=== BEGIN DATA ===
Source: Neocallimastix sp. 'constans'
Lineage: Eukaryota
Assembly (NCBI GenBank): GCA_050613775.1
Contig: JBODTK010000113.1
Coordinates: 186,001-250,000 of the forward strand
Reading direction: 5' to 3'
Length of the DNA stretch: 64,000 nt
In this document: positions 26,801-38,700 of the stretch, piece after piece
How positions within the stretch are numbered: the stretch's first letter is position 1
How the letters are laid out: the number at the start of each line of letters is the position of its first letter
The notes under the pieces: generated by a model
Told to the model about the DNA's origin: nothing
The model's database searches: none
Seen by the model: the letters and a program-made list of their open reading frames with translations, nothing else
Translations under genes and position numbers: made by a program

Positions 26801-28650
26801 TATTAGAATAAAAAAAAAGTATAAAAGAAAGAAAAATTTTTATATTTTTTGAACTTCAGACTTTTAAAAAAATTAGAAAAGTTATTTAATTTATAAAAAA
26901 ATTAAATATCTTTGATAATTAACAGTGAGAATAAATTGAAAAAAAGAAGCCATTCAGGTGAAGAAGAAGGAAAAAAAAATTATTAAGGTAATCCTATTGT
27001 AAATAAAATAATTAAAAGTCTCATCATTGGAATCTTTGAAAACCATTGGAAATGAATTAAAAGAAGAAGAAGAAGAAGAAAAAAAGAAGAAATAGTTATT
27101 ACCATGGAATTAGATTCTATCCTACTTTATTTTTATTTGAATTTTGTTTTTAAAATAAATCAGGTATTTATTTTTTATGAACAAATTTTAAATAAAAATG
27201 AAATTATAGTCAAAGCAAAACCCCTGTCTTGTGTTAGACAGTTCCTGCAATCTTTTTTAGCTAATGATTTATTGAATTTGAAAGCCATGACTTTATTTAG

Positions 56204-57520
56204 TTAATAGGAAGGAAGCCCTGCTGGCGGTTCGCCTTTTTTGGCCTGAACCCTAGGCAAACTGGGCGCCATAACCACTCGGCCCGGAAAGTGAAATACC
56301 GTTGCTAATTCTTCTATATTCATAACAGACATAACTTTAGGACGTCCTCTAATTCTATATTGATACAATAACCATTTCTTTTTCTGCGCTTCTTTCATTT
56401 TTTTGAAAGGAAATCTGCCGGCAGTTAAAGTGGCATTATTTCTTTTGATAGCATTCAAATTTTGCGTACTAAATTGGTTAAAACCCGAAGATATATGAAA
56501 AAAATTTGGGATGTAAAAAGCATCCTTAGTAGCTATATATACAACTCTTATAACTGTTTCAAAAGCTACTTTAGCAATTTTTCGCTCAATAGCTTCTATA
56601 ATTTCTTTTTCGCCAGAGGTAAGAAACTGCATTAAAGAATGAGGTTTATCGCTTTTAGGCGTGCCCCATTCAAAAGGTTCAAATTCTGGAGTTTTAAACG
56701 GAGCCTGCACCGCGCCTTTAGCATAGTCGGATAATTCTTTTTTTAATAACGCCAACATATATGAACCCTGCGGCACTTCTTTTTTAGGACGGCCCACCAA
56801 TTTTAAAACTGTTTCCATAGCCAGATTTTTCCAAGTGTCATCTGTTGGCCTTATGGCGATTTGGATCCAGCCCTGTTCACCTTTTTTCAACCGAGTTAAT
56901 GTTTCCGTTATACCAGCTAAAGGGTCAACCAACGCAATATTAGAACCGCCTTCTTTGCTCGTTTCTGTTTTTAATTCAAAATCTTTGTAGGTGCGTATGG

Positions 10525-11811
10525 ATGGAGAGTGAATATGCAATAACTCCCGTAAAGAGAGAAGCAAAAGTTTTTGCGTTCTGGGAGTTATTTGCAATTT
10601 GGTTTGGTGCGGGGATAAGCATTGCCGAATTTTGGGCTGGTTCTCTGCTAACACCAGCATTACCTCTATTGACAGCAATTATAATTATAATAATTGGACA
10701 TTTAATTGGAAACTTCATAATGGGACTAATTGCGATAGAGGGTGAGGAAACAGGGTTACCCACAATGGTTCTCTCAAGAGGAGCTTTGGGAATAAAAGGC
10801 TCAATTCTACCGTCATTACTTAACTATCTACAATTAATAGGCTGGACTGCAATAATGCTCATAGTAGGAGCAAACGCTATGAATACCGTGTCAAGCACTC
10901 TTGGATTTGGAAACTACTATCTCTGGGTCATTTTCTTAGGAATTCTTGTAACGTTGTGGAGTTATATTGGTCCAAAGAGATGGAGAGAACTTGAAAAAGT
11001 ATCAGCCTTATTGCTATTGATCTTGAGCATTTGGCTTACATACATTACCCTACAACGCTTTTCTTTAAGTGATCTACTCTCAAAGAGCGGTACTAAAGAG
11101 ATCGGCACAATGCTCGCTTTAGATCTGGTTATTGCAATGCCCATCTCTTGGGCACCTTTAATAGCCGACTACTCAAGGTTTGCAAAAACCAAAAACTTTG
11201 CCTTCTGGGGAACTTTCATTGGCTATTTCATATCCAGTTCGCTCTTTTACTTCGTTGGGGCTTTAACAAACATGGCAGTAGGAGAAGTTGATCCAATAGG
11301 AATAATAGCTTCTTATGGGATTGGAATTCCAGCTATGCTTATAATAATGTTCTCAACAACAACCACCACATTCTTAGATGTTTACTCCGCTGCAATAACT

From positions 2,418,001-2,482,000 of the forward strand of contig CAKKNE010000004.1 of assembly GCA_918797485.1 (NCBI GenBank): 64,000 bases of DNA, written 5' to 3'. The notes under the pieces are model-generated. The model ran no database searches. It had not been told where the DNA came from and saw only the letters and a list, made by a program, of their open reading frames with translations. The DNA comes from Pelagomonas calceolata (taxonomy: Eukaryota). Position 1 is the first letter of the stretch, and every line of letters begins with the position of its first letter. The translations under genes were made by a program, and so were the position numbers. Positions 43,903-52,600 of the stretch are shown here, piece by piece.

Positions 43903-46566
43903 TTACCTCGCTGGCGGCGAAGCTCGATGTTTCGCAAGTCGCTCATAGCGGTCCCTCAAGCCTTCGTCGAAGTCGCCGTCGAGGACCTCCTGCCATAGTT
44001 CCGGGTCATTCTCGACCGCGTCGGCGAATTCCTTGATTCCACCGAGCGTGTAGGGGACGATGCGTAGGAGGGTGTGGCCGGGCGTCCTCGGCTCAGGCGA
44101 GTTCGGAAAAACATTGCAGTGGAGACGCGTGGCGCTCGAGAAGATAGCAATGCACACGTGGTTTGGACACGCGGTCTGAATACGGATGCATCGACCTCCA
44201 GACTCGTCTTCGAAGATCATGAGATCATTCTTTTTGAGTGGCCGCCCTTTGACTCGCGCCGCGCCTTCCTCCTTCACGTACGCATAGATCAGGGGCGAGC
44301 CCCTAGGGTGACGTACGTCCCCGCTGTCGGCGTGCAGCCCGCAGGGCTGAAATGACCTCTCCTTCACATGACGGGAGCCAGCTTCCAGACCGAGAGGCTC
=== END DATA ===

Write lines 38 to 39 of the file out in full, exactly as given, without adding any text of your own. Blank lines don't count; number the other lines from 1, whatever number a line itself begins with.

11101 ATCGGCACAATGCTCGCTTTAGATCTGGTTATTGCAATGCCCATCTCTTGGGCACCTTTAATAGCCGACTACTCAAGGTTTGCAAAAACCAAAAACTTTG
11201 CCTTCTGGGGAACTTTCATTGGCTATTTCATATCCAGTTCGCTCTTTTACTTCGTTGGGGCTTTAACAAACATGGCAGTAGGAGAAGTTGATCCAATAGG